Western blotting

The treated and untreated cells were lysed with buffer containing 50 mmol/L Tris-HCl (pH 7.5), 5 mmol/L EDTA, 150 mmol/L NaCl, 0.5% Triton X-100, 10 mmol/L sodium fluoride, 20 mmol/L β-mercaptoethanol, 250 μmol/L sodium orthovanadate, 1 mmol/L phenylmethyl sulfonylfluoride (PMSF), and complete protease inhibitor cocktail (Roche, Mannheim, Germany). They were then incubated at 4 °C for 1 h. The lysates were ultra-sonicated and centrifuged at 12 000 g for 10 min. The supernatants were collected and stored at -70 °C. Protein concentrations were determined by the BCA method. Protein (50–100 μg) was separated on a 10% polyacrylamide-SDS gel and electroblotted onto a nitrocellulose membrane. After being blocked with TBS/5% nonfat dry milk for 2 h, the membranes were incubated overnight at 4 °C with antibodies against HIF-1α, total or phosphorylated ERK1/2 (Thr202/Tyr204) or Akt (Ser473), phosphorylated p70S6K (p-p70S6K), or phosphorylated 4E-BP1 (p-4E-BP1), followed by incubation with a horseradish peroxidase (HRP)-conjugated secondary antibody (1:1000) for 45 min at room temperature. The signals were visualized by the enhanced chemiluminescence detection system (ECL). As a loading control, the blots were reprobed with a specific antibody against human β-actin (1:5000).

Real-time PCR analysis for HIF-1α and VEGF mRNA levels

Total RNA was isolated from cells using TRIzol® Reagent. Real-time PCR analysis of HIF-1α and VEGF mRNA levels was performed using the iScript™ One-step RT-PCR Kit with SYBR® Green, according to the manufacturer's instructions. The following primers were designed for real-time PCR: HIF-1α, forward 5′-IndexTermGTTTACTAAAGGACAAGTCACC-3′ and reverse 5′-IndexTermTTCTGTTTGTTGAAGGGAG-3′ 19; VEGF, forward 5′-IndexTermTCTACCTCCACCATGCCAAGT-3′ and reverse 5′-IndexTermGATGATTCTGCCCTCCTCCTT-3′ 20; β-actin, forward 5′-IndexTermTCAAGATCATTGCTCCTCCTG-3′ and reverse 5′-IndexTermCTGCTTGCTGATCCACATCTG-3′ 21. All the primers were synthesized by Shanghai Sangon Biological Engineering Technology and Services Co, Ltd (Shanghai, China). The thermocycling conditions were as follows: 50 °C for 10 min, 95 °C for 5 min, followed by 40 cycles at 95 °C for 10 s, and 53 °C for 30 s (HIF-1α) or 60 °C for 30 s (VEGF). The relative HIF-1α and VEGF mRNA levels were normalized to β-actin. The experiment was repeated in triplicate.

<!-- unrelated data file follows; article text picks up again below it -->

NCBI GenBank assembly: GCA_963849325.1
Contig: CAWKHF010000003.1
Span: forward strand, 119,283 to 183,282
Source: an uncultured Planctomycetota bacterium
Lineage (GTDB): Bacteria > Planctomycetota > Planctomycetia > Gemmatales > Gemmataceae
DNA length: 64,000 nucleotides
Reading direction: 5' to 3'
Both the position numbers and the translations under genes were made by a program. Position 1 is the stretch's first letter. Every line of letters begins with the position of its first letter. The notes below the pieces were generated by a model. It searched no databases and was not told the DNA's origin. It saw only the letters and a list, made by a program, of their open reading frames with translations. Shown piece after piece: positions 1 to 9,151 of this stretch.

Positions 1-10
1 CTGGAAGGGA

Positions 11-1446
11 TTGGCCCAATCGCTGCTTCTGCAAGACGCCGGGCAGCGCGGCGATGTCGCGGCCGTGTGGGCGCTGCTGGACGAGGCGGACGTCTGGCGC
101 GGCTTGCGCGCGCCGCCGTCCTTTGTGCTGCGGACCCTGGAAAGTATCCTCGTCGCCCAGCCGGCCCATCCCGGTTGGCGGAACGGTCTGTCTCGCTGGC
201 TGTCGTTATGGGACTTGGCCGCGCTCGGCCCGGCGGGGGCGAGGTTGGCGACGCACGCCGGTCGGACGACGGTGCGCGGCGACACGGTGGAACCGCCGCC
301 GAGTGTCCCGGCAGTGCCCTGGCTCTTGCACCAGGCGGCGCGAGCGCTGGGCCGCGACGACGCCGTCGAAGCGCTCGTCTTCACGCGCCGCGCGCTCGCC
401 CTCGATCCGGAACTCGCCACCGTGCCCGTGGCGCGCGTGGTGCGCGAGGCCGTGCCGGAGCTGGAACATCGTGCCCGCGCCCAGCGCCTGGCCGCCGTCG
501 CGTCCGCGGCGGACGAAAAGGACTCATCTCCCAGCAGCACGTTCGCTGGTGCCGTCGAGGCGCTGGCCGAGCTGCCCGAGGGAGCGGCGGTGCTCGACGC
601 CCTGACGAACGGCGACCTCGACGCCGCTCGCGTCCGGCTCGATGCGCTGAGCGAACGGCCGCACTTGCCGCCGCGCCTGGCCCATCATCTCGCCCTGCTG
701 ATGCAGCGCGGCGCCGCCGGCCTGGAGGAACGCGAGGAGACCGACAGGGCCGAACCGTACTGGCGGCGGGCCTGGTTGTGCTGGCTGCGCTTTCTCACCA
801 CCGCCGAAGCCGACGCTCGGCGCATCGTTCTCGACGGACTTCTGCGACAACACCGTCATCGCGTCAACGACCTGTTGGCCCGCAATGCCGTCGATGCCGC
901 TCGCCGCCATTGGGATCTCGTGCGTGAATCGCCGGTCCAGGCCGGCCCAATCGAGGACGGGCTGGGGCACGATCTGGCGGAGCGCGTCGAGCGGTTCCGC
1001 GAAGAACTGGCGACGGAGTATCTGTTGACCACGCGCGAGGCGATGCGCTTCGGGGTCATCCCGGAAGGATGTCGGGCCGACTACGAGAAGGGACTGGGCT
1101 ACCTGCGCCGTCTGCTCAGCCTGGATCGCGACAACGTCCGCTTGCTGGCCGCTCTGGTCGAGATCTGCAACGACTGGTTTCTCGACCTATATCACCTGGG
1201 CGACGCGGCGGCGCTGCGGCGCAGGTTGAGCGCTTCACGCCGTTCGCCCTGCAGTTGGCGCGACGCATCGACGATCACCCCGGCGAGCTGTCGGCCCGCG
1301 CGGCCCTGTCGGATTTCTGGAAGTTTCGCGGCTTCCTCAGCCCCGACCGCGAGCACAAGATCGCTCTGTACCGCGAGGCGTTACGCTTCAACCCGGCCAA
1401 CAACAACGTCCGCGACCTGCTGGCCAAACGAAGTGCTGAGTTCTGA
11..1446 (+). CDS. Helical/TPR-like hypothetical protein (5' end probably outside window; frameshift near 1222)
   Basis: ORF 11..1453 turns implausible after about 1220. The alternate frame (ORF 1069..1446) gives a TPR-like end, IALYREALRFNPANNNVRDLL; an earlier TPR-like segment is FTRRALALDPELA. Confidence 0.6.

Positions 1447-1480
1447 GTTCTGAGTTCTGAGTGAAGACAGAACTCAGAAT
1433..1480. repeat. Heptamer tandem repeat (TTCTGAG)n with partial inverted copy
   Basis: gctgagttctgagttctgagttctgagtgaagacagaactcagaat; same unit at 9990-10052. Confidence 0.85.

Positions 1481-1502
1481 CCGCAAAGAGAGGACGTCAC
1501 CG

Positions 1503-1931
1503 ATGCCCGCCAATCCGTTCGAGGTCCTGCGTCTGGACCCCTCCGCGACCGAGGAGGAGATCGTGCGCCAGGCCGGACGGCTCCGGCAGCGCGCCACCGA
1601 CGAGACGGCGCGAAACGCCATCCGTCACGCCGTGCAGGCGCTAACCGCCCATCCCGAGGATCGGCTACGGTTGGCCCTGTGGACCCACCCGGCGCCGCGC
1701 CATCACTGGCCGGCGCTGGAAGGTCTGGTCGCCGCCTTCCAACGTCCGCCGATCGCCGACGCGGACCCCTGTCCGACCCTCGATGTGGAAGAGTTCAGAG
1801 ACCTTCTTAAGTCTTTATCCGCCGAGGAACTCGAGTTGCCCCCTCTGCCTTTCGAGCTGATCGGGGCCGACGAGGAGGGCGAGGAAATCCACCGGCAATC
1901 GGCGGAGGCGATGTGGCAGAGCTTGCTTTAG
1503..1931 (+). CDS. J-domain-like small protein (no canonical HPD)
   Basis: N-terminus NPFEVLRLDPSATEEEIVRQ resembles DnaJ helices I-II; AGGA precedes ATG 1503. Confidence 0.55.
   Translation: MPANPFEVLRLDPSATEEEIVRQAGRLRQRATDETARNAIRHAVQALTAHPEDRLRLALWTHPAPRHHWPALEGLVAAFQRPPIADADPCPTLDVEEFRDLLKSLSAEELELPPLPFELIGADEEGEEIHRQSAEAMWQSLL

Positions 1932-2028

ELISA assay for VEGF production

The concentration of VEGF protein in the conditioned medium of the untreated and treated cells was determined using the human VEGF ELISA development kit, according to the manufacturer's instructions. Results were normalized to cell number (2×105 cells/well). The experiment was repeated in triplicate.

Transient transfection and luciferase reporter assays

MCF-7 cells were transiently transfected with 0.5 μg of VEGF reporter plasmids for 4 h in serum-free medium. One-tenth microgram of the Renilla luciferase pRL-TK plasmid was co-transfected as an indicator for normalization of transfection efficiency. After recovery overnight, cells were starved for 24 h in serum-free medium. Serum-starved cells were subsequently pretreated with different concentrations of Dau for 1 h in fresh serum-free medium. This was followed by exposure to IGF-I for 6 h before harvesting cell lysates for luciferase assays by using the Dual Luciferase Reporter Assay System. The experiment was repeated in triplicate.